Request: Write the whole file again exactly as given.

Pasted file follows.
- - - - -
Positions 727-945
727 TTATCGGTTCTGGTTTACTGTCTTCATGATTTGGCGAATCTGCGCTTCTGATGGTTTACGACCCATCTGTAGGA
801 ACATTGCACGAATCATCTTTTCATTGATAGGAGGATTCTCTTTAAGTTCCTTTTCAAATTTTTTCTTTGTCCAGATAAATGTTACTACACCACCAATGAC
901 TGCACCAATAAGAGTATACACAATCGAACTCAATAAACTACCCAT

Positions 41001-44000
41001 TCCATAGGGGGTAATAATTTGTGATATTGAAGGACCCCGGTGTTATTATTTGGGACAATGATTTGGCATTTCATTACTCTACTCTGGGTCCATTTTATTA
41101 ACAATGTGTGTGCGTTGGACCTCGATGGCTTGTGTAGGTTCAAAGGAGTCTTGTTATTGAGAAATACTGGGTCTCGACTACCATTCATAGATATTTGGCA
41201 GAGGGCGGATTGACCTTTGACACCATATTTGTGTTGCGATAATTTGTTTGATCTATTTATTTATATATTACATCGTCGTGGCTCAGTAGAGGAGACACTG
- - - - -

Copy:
Positions 727-945
727 TTATCGGTTCTGGTTTACTGTCTTCATGATTTGGCGAATCTGCGCTTCTGATGGTTTACGACCCATCTGTAGGA
801 ACATTGCACGAATCATCTTTTCATTGATAGGAGGATTCTCTTTAAGTTCCTTTTCAAATTTTTTCTTTGTCCAGATAAATGTTACTACACCACCAATGAC
901 TGCACCAATAAGAGTATACACAATCGAACTCAATAAACTACCCAT

Positions 41001-44000
41001 TCCATAGGGGGTAATAATTTGTGATATTGAAGGACCCCGGTGTTATTATTTGGGACAATGATTTGGCATTTCATTACTCTACTCTGGGTCCATTTTATTA
41101 ACAATGTGTGTGCGTTGGACCTCGATGGCTTGTGTAGGTTCAAAGGAGTCTTGTTATTGAGAAATACTGGGTCTCGACTACCATTCATAGATATTTGGCA
41201 GAGGGCGGATTGACCTTTGACACCATATTTGTGTTGCGATAATTTGTTTGATCTATTTATTTATATATTACATCGTCGTGGCTCAGTAGAGGAGACACTG